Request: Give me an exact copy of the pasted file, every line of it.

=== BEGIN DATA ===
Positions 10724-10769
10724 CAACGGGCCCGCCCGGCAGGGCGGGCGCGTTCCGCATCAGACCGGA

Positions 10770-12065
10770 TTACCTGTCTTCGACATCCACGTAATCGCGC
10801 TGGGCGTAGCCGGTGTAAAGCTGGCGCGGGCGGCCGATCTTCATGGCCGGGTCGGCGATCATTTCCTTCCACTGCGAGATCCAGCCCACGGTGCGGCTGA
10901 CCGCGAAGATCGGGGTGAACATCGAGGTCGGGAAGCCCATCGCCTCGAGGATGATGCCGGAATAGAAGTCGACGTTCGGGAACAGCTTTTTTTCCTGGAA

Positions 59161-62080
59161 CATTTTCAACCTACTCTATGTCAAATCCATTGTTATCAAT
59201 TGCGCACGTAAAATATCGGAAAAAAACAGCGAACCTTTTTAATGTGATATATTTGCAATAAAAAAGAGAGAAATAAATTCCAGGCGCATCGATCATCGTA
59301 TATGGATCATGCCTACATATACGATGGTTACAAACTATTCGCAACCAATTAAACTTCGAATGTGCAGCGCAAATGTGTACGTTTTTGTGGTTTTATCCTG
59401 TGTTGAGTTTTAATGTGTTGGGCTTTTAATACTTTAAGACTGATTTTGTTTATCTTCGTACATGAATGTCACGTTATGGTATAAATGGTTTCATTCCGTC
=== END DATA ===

Positions 10724-10769
10724 CAACGGGCCCGCCCGGCAGGGCGGGCGCGTTCCGCATCAGACCGGA

Positions 10770-12065
10770 TTACCTGTCTTCGACATCCACGTAATCGCGC
10801 TGGGCGTAGCCGGTGTAAAGCTGGCGCGGGCGGCCGATCTTCATGGCCGGGTCGGCGATCATTTCCTTCCACTGCGAGATCCAGCCCACGGTGCGGCTGA
10901 CCGCGAAGATCGGGGTGAACATCGAGGTCGGGAAGCCCATCGCCTCGAGGATGATGCCGGAATAGAAGTCGACGTTCGGGAACAGCTTTTTTTCCTGGAA

Positions 59161-62080
59161 CATTTTCAACCTACTCTATGTCAAATCCATTGTTATCAAT
59201 TGCGCACGTAAAATATCGGAAAAAAACAGCGAACCTTTTTAATGTGATATATTTGCAATAAAAAAGAGAGAAATAAATTCCAGGCGCATCGATCATCGTA
59301 TATGGATCATGCCTACATATACGATGGTTACAAACTATTCGCAACCAATTAAACTTCGAATGTGCAGCGCAAATGTGTACGTTTTTGTGGTTTTATCCTG
59401 TGTTGAGTTTTAATGTGTTGGGCTTTTAATACTTTAAGACTGATTTTGTTTATCTTCGTACATGAATGTCACGTTATGGTATAAATGGTTTCATTCCGTC